Researchers come with a warning about an infostealer mimicking a ChatGPT Windows desktop client that’s capable of stealing saved credentials from the Google Chrome login data folder.
There is no official desktop client of ChatGPT, but the version looks remarkably similar to what one would expect and is distributed via a zip archive carrying a file named ChatGPT for Windows Setup 1.0.0.exe.
During the installation process, the malware runs in the background and begins extracting Chrome login data using Havelock, a tool that extracts and decrypts accounts, cookies, and history from Chromium-based web browsers.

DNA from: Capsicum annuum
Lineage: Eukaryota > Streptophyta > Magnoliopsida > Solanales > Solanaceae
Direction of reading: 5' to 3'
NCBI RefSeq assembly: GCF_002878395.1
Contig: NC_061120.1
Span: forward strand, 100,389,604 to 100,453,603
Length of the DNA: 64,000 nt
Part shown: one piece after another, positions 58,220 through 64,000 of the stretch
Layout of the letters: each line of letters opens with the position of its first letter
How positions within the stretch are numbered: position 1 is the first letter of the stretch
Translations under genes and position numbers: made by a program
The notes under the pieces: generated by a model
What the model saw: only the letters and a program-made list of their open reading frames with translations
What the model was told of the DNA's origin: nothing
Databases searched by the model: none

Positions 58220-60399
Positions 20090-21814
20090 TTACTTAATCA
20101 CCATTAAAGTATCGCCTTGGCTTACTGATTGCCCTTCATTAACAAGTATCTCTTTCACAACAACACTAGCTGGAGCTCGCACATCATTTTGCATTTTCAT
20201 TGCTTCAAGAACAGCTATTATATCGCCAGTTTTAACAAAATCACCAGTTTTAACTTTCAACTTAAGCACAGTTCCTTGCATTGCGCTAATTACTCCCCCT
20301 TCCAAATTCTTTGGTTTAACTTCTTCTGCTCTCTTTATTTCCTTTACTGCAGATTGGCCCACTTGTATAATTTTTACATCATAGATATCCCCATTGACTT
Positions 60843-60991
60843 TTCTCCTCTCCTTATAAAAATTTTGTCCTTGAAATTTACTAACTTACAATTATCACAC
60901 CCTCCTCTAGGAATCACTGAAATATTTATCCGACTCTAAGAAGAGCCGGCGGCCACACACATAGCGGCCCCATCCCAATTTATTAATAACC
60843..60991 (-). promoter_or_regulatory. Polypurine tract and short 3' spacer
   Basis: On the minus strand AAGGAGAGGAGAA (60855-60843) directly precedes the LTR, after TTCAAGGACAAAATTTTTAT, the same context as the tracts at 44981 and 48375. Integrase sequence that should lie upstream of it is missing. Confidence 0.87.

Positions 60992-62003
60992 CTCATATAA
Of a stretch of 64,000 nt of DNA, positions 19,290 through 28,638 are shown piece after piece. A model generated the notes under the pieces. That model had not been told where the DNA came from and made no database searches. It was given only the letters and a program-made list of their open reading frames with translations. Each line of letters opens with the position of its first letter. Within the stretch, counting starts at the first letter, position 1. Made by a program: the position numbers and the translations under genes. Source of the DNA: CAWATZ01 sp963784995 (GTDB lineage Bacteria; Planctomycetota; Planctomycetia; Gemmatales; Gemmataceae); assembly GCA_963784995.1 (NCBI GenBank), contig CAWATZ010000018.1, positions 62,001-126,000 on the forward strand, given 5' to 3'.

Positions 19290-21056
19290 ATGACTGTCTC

The fake ChatGPT client creates an AutoStart entry in the registry to ensure that the infostealer runs every time the infected machine starts up. It also has the ability to hide its console window and to extract web session cookies via sqlite3. Its many dependencies point to additional capabilities.
Attackers have lately been exploiting users’ desire for a ChatGPT desktop and mobile app to deliver different types of malware. This particular piece of malicious payload is similar to DUCKTAIL, which is used to hijack user accounts in Facebook
Users are advised to avoid downloading applications from untrusted or unauthorized sources. ChatGPT does not have an official desktop client or mobile app, which means that such claims or offers should be treated with caution.